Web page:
Wednesday, April 14, 2010

Taking some time

My father, Moshe ben Akiva and Devora Breindel passed away on 24 Nissan (April 8) at 2 a.m.

I was at his side and it was one of the most painful and astounding experiences of my life.

Judaism has its own specific laws and practices regarding mourning. Today, I entered the Shloshim period. As far as I can tell, there are no specific laws or recommendations about the use of Facebook or blogging during this period, but I have decided not to post until the Shloshim period is over. I need the time for reflection and recovery, to turn inward. The joy and interactions of my virtual world do not seem appropriate at this time.

Before I take leave, I wanted to thank you all for your support, good wishes and prayers for myself and my family at this time. It's a modern, hi-tech world, and I have received many "virtual shiva calls" through the blog, Facebook, e-mail and SMS. My friends enveloped me with their love as they met me at and then took me back to the airport, escorted me to the cemetery, fed me, came to visit me in New York and at home in Israel, cleaned my home, and shopped for me. I will always be grateful.

I have much to say and will be back after the Shloshim. In the meantime I wish you all the best of what life has to offer you: good health and all the time in the world with those you love.

Wednesday, April 7, 2010

Having my sandwich and eating it too

On Thursday of last week, I got the call that over the holiday my father had taken` a turn for the worse. I was lucky enough to speak to the doctor who was at my father’s bedside. He described my father’s symptoms, explaining that he was a “very, very sick man.” When he started to talk about intubation, I knew that I had to go.

I called our travel business friend Stuart, who put me on a 1 am flight to JFK. It was 11:30 PM. By midnight I was at Ben Gurion. I kept it together until I reached the check-in line. No one was there and when I ducked under the line separators the woman-who-asks-you-if-you-had-packed-a-bomb yelled at me. And I promptly burst into tears. She felt terrible and then told me (after asking me all those security questions) I could go right through. Which would have been helpful, except that I was the only one left checking in at that point.

It was an uneventful flight, thankfully. I wasn’t sure exactly what the plan was when I got to New York, but I thought I would take a taxi straight to the hospital and then figure the rest of it out. But when I got out, to my utter relief, my friends Nadine and Carol were there to greet me and help me sort out my plan for Shabbat. They took me to Nadine’s home where I showered while they bought food for me for Shabbat. Then I was driven to the hospital by Stuart.

Is there anything in the world as sweet as friendship?

When I finally got to see my father, after 2 ½ years, it was devastating. He was inert and barely stirred at the sound of my voice. He did not open his eyes. He was thankfully, not intubated, but was one step away from it. A doctor explained to me that since my father had not left any instructions as to what to do, and since neither had the next-of-kin (that would be my mother), that by default he would be intubated if the medical staff felt it was necessary to keep him alive. When I asked if there was any possibility of my father recovering from this illness, or if there was any way of knowing what his cognitive functioning was like, the doctor said he did not know yet. Some tests were being performed that could help answer those questions, but it could be some time before we had any results and my dad may require intubation first.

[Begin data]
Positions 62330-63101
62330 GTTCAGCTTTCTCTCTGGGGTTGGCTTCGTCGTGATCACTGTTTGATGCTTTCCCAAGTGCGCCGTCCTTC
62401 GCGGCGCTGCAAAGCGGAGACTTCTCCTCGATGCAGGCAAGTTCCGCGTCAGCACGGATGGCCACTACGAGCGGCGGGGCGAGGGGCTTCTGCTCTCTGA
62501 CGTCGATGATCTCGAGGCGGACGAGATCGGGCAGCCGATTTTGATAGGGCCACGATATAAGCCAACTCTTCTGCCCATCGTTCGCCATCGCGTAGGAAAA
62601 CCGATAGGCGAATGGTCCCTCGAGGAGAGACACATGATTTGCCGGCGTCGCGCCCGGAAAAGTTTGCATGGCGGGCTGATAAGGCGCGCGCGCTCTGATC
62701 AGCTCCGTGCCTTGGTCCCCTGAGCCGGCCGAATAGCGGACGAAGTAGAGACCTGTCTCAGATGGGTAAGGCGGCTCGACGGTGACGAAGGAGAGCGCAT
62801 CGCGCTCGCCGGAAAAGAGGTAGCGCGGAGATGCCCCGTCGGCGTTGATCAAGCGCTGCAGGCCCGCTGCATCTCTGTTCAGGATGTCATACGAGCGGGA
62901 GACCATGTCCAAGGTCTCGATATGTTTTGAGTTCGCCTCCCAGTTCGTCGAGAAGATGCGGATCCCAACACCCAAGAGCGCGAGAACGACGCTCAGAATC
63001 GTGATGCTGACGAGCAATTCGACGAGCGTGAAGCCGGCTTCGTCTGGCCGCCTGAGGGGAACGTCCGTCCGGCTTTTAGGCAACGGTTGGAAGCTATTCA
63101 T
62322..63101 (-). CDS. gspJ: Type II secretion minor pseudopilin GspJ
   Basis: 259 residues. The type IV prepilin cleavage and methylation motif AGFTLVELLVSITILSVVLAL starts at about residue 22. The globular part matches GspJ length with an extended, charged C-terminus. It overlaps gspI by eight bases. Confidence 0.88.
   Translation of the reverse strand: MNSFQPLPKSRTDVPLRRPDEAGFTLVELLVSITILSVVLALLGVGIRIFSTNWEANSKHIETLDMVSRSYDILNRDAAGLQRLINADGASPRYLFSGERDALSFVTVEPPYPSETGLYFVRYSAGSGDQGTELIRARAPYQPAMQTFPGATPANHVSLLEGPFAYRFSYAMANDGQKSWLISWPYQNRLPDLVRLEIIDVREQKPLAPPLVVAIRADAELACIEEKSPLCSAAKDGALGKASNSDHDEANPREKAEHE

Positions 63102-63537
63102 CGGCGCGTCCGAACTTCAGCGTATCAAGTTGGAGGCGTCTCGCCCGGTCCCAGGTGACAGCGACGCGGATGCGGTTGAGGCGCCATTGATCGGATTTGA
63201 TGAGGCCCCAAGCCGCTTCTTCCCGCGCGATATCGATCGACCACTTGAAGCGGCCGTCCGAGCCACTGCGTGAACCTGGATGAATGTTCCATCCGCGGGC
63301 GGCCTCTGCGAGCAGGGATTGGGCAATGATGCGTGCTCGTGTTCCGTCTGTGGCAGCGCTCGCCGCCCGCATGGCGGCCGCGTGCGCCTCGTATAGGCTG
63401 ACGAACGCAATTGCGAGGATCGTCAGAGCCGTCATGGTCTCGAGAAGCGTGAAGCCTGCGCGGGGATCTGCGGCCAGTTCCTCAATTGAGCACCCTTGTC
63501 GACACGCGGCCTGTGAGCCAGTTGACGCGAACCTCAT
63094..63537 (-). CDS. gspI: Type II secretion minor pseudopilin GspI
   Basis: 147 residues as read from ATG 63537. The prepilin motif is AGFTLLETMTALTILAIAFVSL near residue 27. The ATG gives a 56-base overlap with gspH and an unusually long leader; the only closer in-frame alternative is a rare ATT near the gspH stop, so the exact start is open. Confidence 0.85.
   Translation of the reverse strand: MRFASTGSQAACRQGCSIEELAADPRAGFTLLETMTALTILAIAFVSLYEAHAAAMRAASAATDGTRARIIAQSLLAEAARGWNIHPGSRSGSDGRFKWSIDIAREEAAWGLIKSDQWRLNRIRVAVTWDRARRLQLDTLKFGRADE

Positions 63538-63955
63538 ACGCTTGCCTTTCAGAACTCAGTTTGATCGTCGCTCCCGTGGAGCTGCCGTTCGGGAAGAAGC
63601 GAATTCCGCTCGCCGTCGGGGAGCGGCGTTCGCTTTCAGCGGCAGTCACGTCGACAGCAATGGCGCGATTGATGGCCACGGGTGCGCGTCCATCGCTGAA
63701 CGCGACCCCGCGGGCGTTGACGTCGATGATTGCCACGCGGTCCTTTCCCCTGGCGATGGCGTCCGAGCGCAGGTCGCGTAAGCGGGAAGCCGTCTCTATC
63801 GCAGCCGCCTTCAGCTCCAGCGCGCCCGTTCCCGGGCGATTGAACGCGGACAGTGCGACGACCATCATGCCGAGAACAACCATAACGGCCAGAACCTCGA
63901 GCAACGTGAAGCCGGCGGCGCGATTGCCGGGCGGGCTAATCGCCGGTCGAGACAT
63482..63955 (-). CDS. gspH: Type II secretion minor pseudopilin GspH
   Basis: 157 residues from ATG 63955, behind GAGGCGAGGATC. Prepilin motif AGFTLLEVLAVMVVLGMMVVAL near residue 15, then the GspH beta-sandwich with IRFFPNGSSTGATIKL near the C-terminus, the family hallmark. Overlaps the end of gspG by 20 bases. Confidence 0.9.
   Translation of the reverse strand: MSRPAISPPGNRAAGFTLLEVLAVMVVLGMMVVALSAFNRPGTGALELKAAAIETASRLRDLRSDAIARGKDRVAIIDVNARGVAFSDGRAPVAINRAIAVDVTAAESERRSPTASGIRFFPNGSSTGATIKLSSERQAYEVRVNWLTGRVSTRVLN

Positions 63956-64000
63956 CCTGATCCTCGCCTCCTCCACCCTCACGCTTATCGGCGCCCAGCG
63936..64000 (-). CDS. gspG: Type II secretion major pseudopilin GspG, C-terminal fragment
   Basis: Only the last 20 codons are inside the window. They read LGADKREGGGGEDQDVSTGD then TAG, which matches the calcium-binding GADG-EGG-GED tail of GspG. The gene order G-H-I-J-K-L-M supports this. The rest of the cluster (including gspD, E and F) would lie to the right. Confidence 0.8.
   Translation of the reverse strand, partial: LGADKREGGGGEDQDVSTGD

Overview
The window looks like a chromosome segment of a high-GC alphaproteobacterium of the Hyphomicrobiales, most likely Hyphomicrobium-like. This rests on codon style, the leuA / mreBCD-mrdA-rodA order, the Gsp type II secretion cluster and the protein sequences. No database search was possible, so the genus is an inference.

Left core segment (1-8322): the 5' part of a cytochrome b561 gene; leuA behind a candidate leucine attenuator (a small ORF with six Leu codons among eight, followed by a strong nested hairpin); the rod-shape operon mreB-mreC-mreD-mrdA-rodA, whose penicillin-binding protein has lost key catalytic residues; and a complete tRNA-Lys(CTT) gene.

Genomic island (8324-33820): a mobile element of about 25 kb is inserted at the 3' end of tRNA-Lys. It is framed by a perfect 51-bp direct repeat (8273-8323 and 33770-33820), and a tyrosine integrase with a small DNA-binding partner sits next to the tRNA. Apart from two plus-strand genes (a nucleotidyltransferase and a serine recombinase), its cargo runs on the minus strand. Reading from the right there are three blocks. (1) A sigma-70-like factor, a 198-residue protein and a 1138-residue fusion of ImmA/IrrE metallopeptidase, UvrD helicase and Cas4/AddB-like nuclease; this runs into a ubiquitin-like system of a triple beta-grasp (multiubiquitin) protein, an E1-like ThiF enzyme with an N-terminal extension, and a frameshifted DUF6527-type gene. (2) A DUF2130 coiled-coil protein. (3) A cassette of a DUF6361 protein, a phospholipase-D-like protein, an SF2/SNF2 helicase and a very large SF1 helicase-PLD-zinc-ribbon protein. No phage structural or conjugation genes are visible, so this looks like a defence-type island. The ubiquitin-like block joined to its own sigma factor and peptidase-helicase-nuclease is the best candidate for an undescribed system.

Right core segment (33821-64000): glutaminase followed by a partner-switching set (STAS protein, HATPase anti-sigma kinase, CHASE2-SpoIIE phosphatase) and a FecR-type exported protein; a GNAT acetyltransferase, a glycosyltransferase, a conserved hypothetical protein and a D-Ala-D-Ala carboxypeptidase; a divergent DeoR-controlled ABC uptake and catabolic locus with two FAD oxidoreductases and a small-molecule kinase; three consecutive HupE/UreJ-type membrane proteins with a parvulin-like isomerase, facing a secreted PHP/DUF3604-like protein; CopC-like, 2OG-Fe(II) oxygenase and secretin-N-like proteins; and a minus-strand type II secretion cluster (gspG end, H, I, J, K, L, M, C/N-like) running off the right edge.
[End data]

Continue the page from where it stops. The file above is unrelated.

I spoke to my father’s Rav, who has been our family Rabbi all my life. He promised to get back to me with some answers. I knew that my mother, who never watches shows like Grey’s Anatomy, had no clue where to begin with all this, and that my father would have wanted rabbinical guidance.

I stayed with my father for several hours. I arranged to stay in an apartment maintained by the Satmar Bikur Cholim over Shabbat. I then went to take my stuff to the apartment, and get it ready for Shabbat. And when I returned to the hospital, the nurse told me my father had awakened and was speaking. The relief I felt was enormous.

Oh, he was still “very, very sick”. But when the nurse asked him who I was, he answered clearly, “my daughter”; and when she asked my name, he said, “Baila”. I cannot describe to you the joy this gave me. Now, no matter what the future holds, I know that my father knows that I dropped everything to see him.

It’s been a few days now. My father seems to be getting stronger. When the doctor asks him those are-you-oriented-questions, it goes something like this:

Sir, do you know where you are?

I’m in the hospital and I want to go home.

What year is it?


Who is here with you?


And I feel liked he aced the master exam.

It’s not easy or fun to keep vigil. As he gets stronger, he gets more demanding (“No, Daddy, you can’t have matzah”) and at times belligerent. He’s been in a bed for about 4 weeks now and I think he’s going stir-crazy.

I can’t say I’ve always been the best daughter in the world. But as I sit here, knowing I’m doing the right thing, hoping that it maybe starts to make up for who I’ve been, I can honestly say there is no place else I’d rather be.

(Update: I wrote this a few days ago, before I had internet access and could post it. In the interim, my father has taken a turn for the worse and is, in fact intubated. Your prayers would be appreciated. His hebrew name is Moshe ben Devora Breindel).